Board nixes plans for creationism exhibit at Tulsa Zoo
TULSA, Okla. — A city board reversed direction last week and rejected plans to add a creationist exhibit to the Tulsa Zoo.
The Tulsa Park and Recreation Board voted 3-1 on July 7 against installing an exhibit on the origin of life from the Bible. The vote, made at a special meeting of the board, reversed a June 7 decision to add a Genesis story to the zoo.
Board members, who had originally voted 3-1 in favor of the exhibit, cited public outcry as a major reason for the reversal, The Dallas Morning News reported.
“We’ve gained much better perception than we had June 7,” board member Joseph Schulte told the newspaper. Schulte and board Chairman Walter Helmerich were the two members who changed their votes.
Dale McNamara, who voted against the display at the June meeting and again on July 7, told the packed house of onlookers that she had carefully considered her vote.
“My ‘no’ vote was, on reflection, absolutely correct,” she said.
As one of only nine “living museums” in the country, the Tulsa Zoo should develop displays that explain the cultural significance of animals, McNamara said. She said an elephant-like stone statue near the elephant exhibit fit within that mission.
The statue has been one of the key items in the fight over Genesis display. Tulsa resident Dan Hicks had argued for the creationism display as a balance to other religious items at the zoo.
Hicks, an architect, had agreed to pay for a Genesis exhibit and came to the July 7 meeting with a 5-foot by 3-foot plan for the display as he envisioned it.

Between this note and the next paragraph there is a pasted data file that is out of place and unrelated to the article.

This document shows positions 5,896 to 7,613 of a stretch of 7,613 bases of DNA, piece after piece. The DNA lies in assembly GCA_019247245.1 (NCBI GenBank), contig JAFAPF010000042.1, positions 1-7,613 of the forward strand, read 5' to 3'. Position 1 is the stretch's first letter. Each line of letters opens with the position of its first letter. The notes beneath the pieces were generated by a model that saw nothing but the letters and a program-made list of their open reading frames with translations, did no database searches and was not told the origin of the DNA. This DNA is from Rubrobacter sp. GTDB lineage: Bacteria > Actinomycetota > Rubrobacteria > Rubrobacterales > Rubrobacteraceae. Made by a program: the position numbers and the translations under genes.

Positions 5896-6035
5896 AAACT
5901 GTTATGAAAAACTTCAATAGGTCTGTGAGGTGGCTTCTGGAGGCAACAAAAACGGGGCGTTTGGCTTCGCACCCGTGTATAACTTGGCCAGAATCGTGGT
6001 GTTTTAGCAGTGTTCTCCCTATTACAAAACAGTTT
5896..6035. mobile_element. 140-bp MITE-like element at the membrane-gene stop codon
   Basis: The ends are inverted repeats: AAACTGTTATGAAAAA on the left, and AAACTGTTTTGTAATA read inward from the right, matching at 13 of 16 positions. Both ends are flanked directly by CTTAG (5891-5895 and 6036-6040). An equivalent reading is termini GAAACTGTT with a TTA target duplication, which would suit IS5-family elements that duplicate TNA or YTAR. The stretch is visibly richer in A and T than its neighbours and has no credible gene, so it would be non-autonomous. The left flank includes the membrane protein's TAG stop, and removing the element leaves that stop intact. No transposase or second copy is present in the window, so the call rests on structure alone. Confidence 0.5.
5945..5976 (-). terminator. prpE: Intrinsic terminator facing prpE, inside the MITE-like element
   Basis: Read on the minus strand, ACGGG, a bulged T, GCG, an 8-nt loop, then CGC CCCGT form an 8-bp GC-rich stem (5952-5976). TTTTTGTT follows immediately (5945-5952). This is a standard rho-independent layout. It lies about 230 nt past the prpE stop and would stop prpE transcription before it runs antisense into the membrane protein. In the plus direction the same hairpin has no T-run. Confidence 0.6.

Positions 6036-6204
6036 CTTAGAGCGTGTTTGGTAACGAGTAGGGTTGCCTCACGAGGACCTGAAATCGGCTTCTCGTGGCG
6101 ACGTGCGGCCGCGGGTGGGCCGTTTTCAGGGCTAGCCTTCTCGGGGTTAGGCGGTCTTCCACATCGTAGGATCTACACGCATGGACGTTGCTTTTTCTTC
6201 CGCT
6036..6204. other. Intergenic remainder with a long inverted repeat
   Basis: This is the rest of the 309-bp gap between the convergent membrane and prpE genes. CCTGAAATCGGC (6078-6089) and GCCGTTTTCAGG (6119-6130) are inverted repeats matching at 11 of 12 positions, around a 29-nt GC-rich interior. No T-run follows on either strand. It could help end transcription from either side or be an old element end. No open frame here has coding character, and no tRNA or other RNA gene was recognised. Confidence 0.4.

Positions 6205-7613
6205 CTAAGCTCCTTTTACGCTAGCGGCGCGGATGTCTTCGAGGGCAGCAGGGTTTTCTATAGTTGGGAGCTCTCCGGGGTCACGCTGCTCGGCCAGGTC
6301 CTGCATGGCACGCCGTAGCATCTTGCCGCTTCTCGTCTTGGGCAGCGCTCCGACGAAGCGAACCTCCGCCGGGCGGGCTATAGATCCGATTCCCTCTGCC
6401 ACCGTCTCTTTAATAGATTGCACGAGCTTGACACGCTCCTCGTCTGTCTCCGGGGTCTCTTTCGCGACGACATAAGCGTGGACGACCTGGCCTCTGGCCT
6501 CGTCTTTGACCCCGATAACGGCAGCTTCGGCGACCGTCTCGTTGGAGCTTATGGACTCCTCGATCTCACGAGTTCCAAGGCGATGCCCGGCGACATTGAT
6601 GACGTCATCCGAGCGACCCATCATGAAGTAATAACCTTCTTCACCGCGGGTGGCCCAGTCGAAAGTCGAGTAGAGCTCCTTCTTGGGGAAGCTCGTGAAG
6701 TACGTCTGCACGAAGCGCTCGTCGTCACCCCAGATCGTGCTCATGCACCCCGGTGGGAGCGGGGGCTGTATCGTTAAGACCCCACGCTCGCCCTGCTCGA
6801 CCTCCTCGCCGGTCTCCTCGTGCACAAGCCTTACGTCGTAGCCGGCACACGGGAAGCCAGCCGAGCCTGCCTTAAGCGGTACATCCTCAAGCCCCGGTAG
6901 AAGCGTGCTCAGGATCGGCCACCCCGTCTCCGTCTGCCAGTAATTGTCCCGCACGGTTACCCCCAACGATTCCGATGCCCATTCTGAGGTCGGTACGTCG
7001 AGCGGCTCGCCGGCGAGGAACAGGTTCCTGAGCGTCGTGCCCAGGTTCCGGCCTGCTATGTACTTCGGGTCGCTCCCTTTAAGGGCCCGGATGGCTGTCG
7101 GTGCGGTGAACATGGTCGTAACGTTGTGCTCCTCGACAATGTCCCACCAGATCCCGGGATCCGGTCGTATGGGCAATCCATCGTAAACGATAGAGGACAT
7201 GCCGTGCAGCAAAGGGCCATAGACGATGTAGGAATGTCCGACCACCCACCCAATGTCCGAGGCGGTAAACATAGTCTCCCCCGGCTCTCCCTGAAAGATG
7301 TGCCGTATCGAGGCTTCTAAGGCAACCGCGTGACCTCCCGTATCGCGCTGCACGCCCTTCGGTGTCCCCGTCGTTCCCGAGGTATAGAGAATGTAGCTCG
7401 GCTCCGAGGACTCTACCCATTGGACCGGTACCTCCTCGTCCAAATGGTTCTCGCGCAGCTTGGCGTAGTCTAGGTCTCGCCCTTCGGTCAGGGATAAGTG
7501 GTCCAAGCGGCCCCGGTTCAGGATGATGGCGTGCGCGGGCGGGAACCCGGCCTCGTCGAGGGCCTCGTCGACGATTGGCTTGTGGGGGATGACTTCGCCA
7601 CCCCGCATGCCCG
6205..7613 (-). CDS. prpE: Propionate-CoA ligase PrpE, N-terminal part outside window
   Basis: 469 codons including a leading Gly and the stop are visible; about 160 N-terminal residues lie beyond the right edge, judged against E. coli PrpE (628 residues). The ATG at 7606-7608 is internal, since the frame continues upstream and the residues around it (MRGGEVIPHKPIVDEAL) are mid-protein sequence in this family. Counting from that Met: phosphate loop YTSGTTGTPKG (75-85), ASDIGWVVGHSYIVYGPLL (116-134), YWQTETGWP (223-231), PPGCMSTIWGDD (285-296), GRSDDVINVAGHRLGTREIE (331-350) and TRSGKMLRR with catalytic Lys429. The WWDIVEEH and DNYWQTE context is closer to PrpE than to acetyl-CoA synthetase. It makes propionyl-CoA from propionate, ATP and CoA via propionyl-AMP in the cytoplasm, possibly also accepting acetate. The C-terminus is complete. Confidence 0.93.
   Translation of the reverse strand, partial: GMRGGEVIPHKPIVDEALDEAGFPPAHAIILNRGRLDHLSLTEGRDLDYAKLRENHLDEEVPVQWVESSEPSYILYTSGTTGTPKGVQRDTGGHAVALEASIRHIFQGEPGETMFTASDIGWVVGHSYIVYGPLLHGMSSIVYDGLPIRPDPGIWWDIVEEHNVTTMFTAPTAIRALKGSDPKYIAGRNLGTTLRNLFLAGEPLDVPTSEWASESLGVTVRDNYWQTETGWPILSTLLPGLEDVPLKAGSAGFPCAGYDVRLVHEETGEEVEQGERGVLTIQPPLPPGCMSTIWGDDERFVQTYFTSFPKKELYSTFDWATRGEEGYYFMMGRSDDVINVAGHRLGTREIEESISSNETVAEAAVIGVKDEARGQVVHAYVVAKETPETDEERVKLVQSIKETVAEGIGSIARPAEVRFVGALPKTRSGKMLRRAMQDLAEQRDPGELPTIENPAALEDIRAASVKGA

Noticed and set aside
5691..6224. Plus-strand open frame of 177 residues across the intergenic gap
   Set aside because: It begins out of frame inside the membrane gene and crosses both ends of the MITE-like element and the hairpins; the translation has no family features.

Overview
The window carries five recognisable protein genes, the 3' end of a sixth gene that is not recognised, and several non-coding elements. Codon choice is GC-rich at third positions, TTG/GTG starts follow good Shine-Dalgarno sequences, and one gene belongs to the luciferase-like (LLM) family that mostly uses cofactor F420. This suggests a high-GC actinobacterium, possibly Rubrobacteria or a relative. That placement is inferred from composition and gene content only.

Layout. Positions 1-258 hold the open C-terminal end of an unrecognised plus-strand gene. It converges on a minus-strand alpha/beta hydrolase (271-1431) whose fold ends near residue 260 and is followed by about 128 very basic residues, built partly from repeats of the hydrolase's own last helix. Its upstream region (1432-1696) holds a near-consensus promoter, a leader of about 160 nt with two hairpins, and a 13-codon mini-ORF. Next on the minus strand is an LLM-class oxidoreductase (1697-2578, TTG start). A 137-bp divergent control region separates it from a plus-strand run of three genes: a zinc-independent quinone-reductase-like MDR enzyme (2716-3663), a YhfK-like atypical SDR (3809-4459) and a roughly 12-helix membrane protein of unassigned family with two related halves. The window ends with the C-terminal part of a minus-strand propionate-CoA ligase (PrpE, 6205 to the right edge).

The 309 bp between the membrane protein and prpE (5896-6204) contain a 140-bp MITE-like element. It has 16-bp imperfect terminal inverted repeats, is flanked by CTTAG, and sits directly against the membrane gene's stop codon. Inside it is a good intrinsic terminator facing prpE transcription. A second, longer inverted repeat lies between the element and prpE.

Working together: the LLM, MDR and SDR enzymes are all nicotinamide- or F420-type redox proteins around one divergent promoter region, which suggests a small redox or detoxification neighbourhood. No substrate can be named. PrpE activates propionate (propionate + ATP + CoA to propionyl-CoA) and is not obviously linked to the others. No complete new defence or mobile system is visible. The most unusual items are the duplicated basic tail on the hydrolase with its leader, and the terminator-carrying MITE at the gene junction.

Helmerich said he felt board members had been deceived by Hicks. Helmerich read into the record a 1995 letter from Hicks to then-Mayor Susan Savage concerning placement of a sign at the zoo’s entrance noting that displays represent compelling evidence of the natural sciences.
Hicks said after the meeting that his letter had been misconstrued. Hicks said he had not been satisfied with the zoo’s sign in 1995 and that he wasn’t pleased by the board’s solution on July 7.
“This board has deviated from their past practice of allowing religious displays to be erected at the Tulsa Zoo without censorship by voting today to censor the Genesis account of creation and in doing so has stepped on the constitutional liberties of Tulsa taxpayers,” Hicks said.
Consideration of the display was the sole item on the board’s agenda. Schulte called for the vote to drop the display.
“This seemed like the best thing to do,” Schulte said. “Leave the zoo just as it is.”
Current Mayor Bill LaFortune was the lone board member to back the planned display. He suggested that the board should form a committee to look at any religious symbols at the zoo and consider what to do with them. No action was taken on this suggestion.
The board’s original decision to include a biblical story on the Earth’s origin had divided residents and thrown Tulsa into the national spotlight. LaFortune had said before the meeting that he was aware of the criticism but he wanted to raise questions about religion in general at the zoo.
Residents had crowded into the meeting and signed up on a speakers list that stretched more than four pages. At the start of the meeting, however, Helmerich said there would be no public comment period.
Although he has taken a visible role in the effort, Hicks said he was only one of 300 people interested in bringing the creationist exhibit to the zoo. Following the July 7 vote, Hicks said those 300 would have to decide what to do next, but there would be appeals to the mayor.
In the meantime, the zoo continues to have a representation of a Hindu god, a globe sculpture that promotes pantheism and a Maasai display that contains the equivalent of posting Scripture, Hicks said. Presenting this material represented an affront to the majority Christian population of Tulsa, he said.
“There must be something very special about the Genesis account for opponents to fight so hard to suppress those words,” Hicks said.